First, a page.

For construction firms, labor is a large component of any project’s cost structure and is often the easiest expense to trim when faced with decreased revenue volume. But before making any cuts, we must not forget the lessons learned about the difficulty of securing the right talent and how expensive proper training and experience are in the construction industry.

When making difficult head-count decisions, consider both tangible employee contribution and intangible future contribution potential. Current resources may be strained and difficult decisions will be made. Focus on keeping production and potential where possible. Maintaining a strong and capable work force will be key to capitalizing on an economic recovery.

Invest Wisely

Maintaining adequate liquidity to offset potentially damaging delays in cash collections has been common advice for business owners during these weeks of uncertainty—and for good reason. After labor, equipment and other capital expenditures are a significant drain on cash reserves in the construction industry, but a necessary cost to be successful in the field.

 

Current uncertainty shouldn’t stop you from maximizing jobsite efficiency or investing in your firm if there is a real opportunity to improve financial returns. As always, business owners and executive management teams should ensure capital expenditures have a direct and quantifiable positive financial impact. Even though your strategic plan to move the firm forward may run into direct conflict with conserving available cash reserves, don’t avoid a strategic investment.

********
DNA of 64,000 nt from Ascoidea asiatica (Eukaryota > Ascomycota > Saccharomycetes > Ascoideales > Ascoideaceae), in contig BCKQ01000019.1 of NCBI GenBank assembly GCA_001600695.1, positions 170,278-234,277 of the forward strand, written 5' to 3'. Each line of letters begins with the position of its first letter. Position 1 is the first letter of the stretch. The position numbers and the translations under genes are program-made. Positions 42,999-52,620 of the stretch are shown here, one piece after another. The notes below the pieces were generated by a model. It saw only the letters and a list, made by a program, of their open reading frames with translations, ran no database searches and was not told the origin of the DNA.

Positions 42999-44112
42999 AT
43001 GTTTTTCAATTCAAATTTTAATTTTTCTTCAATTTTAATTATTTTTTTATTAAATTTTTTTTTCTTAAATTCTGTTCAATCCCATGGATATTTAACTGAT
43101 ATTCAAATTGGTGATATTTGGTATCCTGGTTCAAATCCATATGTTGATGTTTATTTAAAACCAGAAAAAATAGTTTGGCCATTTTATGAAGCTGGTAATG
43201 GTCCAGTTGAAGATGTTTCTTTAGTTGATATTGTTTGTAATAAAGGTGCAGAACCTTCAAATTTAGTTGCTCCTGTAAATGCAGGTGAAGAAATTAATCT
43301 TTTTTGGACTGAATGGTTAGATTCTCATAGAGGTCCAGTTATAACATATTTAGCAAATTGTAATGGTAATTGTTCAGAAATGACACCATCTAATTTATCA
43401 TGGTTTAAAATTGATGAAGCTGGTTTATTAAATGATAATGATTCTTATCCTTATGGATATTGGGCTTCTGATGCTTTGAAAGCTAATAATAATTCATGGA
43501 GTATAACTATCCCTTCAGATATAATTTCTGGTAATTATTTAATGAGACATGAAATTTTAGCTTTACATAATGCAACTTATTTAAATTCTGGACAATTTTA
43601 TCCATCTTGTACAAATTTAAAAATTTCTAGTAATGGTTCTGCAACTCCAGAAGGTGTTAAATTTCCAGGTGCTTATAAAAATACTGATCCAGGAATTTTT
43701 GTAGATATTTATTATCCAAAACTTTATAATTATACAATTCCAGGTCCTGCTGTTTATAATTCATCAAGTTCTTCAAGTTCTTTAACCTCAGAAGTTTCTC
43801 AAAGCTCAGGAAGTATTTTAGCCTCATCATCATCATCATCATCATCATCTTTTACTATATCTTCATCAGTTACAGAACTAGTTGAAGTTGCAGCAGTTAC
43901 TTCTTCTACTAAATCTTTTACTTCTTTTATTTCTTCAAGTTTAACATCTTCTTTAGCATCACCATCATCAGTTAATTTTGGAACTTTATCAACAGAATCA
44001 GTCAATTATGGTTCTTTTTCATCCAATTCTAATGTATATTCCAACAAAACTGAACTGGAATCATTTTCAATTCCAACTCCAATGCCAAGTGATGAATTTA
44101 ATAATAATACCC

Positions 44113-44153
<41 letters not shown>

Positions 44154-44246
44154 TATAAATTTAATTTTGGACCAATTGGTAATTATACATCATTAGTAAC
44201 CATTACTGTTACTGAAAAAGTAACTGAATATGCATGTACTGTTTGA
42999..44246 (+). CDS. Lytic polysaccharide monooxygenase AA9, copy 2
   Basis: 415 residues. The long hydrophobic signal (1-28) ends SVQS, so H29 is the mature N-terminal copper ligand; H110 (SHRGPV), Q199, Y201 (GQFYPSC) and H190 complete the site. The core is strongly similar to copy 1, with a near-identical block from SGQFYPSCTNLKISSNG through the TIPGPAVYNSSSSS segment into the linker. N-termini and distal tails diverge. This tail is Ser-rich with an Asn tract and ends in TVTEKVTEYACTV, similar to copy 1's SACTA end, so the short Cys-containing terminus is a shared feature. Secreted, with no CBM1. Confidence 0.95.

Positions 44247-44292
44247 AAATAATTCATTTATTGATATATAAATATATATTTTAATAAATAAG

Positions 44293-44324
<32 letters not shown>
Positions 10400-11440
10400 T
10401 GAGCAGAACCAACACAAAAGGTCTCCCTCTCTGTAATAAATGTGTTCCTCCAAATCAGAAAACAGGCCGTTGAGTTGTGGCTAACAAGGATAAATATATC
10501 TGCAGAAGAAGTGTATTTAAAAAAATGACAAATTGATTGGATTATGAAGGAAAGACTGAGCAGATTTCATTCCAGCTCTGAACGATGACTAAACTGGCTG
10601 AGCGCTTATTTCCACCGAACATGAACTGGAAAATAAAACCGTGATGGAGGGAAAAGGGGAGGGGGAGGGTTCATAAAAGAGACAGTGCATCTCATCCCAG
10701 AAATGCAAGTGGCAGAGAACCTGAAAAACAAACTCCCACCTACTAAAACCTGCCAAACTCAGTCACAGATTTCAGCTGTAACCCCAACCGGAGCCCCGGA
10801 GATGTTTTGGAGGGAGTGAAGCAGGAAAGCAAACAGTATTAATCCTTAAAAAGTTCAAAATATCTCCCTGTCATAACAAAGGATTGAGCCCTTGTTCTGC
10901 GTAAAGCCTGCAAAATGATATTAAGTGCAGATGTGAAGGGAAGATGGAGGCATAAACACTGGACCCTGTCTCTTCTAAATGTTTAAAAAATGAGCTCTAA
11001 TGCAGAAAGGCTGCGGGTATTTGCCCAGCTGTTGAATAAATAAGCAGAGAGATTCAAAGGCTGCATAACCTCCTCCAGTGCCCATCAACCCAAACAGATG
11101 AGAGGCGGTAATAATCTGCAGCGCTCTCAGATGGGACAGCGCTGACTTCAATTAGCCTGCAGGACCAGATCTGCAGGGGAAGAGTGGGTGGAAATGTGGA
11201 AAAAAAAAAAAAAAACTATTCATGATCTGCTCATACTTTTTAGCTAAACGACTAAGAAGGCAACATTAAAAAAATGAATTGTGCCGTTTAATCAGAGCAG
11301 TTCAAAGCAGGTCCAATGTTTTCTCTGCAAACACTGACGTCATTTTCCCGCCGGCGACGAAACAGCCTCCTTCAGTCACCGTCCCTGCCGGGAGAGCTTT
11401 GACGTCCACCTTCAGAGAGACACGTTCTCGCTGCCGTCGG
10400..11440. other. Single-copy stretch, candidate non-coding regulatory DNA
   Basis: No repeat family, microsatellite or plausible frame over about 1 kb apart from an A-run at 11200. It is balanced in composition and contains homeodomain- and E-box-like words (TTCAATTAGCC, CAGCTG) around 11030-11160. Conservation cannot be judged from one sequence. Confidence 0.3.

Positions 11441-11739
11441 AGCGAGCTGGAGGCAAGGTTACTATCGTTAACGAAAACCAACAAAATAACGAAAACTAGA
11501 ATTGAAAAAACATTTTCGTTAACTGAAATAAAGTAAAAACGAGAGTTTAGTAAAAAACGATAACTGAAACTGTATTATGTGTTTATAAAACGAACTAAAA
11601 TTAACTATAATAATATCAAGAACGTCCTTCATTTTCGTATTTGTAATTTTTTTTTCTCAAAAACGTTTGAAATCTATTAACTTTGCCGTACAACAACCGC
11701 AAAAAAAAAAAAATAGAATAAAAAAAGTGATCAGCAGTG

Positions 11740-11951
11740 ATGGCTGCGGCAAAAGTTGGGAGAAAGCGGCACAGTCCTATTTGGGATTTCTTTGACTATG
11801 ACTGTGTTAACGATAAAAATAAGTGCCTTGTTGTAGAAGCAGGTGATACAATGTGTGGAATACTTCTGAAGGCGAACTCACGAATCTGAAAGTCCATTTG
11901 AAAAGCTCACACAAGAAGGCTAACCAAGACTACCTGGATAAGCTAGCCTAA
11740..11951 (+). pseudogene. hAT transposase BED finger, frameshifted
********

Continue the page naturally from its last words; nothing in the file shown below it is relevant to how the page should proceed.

Chart Your Course 

Securing future work is the lifeblood of any construction firm. Maintaining a reliable backlog also gives some degree of clarity for leadership teams when making long-term decisions. As in any market, there will be opportunities on which it to capitalize, but construction firms should not jeopardize their future by securing a job that does not meet the required return just to keep employees busy and maintain a revenue backlog.

The pandemic altered our reality and demanded our attention almost instantly, distracting some from the long-term impact of new work for the firm, or bid without considering the changes and additional costs required to operate in the current environment.

Complying with new safety standards and changes in operational protocol could add time and unforeseen cost to the job, so now is the time to review estimating procedures and maintain a conservative and fiscally responsible approach. Ensure margins aren’t so razor thin that they can’t absorb a small bump in costs. It is highly likely that some construction firms will not make it through the current crisis.

Others may be executing on a strategic succession plan and will approach the market differently than they did in the past. Regardless of your situation, maintaining a profitable backlog will best position the firm for future challenges and allow the firm to operate from a position of strength, rather than the alternative of working extra hard to break even and survive. Choose wisely now. 

 

The silver lining is that the construction industry will be a significant part of the nation’s return to work. Take the time now to proactively plan how your firm will contribute during the recovery. Smoother seas are ahead for those who lead their construction firm through the storm.